Humana (NYSE:HUM) is one of the country's largest healthcare insurers, and soon Humana's members will be able to seamlessly share their Apple (NASDAQ:AAPL) Health information with Humana's HumanaVitality rewards program.
That program provides perks to members who reach fitness goals, but the potential opportunity for Humana and Apple stretches far beyond tracking trips to the gym.
First, a bit of background on Apple Health
As Apple devices become smarter, the number of healthcare-related apps on Apple's app store is surging.
As a result, Apple created Apple Health, an easy to use dashboard that offers consumers a simple interface for compiling and viewing healthcare information. Apple also rolled out Apple HealthKit, an API that app developers can use to integrate with the Apple Health dashboard.
And to encourage even more healthcare-related apps, Apple built a host of healthcare friendly features into its latest mobile device, the Apple Watch.
Thanks to a heart rate sensor, the Apple Watch can monitor the quality of your physical activity, and, when paired with an iPhone 5 or iPhone 6, can count the number of steps you walk, keep track of how often you exercise, and evaluate other heart-healthy behavior, such as how much time is spent sitting versus moving.
Now, a bit of background on Humana
Humana gets about three quarters of its revenue from Medicare Advantage products, which are increasingly being used in place of the original Medicare because they often offer more comprehensive healthcare insurance, including prescription drug coverage.
According to the Centers for Medicare and Medicaid, enrollment in Medicare Advantage programs like those offered by Humana is at a record high, and since 10,000 baby boomers are turning 65 daily, adoption of Medicare Advantage plans is likely to grow rather than shrink.
While Humana gets the lion's share of its business from Medicare Advantage, it also serves individuals and families, too. Humana boasts more than 1.1 million members in its family and individual plans, and the company will likely see that enrollment grow thanks to its participation in state healthcare exchanges.
Since healthcare utilization grows as we get older, insurers like Humana are eager to develop new programs designed to improve member health and reduce the cost of treating disease.
Those programs could prove critical to controlling costs, especially given that healthcare spending already totals roughly $3 trillion a year in the U.S. and spending is expected to climb to more than $5 trillion by 2022.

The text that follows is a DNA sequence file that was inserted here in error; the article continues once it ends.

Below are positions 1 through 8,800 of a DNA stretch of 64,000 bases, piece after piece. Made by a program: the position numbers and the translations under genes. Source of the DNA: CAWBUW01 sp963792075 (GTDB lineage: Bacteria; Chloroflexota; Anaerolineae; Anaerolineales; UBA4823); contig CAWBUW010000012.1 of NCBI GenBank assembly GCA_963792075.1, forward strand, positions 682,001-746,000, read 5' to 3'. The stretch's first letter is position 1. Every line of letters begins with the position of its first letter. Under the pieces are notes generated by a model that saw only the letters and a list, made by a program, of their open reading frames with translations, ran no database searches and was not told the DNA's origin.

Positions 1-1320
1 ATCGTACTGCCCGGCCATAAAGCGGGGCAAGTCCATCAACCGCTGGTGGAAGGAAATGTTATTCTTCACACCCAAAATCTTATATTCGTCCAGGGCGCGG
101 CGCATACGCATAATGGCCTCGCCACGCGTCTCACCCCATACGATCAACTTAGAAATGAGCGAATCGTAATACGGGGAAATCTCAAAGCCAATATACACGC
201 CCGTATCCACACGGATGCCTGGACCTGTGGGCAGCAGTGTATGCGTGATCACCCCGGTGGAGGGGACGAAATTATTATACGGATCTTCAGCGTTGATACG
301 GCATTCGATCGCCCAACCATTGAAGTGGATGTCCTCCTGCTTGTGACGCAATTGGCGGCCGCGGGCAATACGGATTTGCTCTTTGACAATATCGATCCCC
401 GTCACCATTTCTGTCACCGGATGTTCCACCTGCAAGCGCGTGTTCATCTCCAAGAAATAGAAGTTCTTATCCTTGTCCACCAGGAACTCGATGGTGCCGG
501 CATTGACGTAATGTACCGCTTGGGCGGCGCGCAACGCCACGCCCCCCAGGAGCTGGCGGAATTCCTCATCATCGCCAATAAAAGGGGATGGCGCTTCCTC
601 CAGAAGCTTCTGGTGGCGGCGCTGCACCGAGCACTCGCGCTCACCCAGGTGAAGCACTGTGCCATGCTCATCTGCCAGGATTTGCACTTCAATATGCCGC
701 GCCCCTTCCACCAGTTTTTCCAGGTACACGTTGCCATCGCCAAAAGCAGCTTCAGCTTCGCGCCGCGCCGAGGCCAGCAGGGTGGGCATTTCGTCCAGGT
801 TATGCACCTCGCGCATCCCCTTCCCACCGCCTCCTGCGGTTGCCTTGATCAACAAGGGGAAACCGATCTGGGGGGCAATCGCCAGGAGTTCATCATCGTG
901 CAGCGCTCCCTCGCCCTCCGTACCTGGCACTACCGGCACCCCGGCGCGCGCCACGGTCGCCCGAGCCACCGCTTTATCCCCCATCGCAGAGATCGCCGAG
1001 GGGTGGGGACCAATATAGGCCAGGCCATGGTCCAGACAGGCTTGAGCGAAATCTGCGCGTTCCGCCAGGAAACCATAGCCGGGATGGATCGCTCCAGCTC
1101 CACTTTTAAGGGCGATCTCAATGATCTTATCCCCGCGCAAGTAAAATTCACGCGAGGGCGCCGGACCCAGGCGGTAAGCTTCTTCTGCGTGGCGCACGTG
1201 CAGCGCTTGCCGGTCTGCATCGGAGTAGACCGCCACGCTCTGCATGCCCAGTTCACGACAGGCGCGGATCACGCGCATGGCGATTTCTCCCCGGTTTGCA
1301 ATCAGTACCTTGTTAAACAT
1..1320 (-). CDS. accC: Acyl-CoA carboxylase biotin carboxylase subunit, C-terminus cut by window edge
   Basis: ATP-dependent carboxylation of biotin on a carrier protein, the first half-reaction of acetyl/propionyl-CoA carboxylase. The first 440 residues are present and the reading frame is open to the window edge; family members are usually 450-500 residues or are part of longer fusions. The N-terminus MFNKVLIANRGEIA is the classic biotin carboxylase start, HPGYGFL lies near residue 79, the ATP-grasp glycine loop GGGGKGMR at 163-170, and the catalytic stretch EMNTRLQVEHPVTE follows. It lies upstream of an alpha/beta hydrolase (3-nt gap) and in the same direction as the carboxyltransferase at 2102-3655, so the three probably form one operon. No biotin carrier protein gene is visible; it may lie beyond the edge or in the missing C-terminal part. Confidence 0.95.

To help rein in its share of those costs, Humana launched HumanaVitality, a free app in the Apple App store that can link members' fitness devices to the Apple Health app. That health information can then be shared with Humana to earn points, which can be redeemed for perks like fitness equipment and movie tickets.
But its not just members that benefit from this kind of data sharing. By encouraging members to populate electronic records with important health data, healthcare payers like Humana may be able to identify health risks sooner. If so, healthcare providers could intervene with less costly care prior to an expensive hospitalization. Additionally, by leveraging data across a large number of users, Humana may be able to spot important health trends that it can use to improve patient care, and lower costs, too.
Looking to the future
Apple appears to believe that healthcare may be a great way to keep users in its ecosystem. The company is rumored to be investigating ways to use its devices to monitor blood pressure and glucose levels, too. If Apple can develop mobile devices with must-have healthcare technology, it could become the gatekeeper of information critical to consumers, healthcare payers, and healthcare providers. Such a role could conceivably be worth billions of dollars to Apple over time.
For Humana, the ability to gather real-time member health data could prove game-changing, too. That's because technology could eventually allow it to revolutionize how we diagnose and offer healthcare. For example, technology could someday allow providers to offer low cost mobile telehealth services that could reduce in-office doctor visits and hospital readmissions. Given that backdrop, it's likely we'll see even more health payers like Humana launch increasingly robust healthcare apps for members in the future, so stay tuned.